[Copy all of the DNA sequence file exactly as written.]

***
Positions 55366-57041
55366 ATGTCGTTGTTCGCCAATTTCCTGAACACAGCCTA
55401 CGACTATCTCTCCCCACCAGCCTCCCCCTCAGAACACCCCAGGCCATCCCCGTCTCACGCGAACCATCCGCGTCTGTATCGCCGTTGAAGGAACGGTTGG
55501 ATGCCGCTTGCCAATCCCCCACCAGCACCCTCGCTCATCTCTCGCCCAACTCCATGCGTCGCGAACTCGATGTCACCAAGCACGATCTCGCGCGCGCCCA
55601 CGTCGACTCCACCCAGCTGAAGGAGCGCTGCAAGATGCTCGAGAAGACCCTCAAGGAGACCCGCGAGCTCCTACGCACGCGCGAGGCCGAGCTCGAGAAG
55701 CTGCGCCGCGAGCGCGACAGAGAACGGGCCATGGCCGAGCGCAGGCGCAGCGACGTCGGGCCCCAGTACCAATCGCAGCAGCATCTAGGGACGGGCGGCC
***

Positions 55366-57041
55366 ATGTCGTTGTTCGCCAATTTCCTGAACACAGCCTA
55401 CGACTATCTCTCCCCACCAGCCTCCCCCTCAGAACACCCCAGGCCATCCCCGTCTCACGCGAACCATCCGCGTCTGTATCGCCGTTGAAGGAACGGTTGG
55501 ATGCCGCTTGCCAATCCCCCACCAGCACCCTCGCTCATCTCTCGCCCAACTCCATGCGTCGCGAACTCGATGTCACCAAGCACGATCTCGCGCGCGCCCA
55601 CGTCGACTCCACCCAGCTGAAGGAGCGCTGCAAGATGCTCGAGAAGACCCTCAAGGAGACCCGCGAGCTCCTACGCACGCGCGAGGCCGAGCTCGAGAAG
55701 CTGCGCCGCGAGCGCGACAGAGAACGGGCCATGGCCGAGCGCAGGCGCAGCGACGTCGGGCCCCAGTACCAATCGCAGCAGCATCTAGGGACGGGCGGCC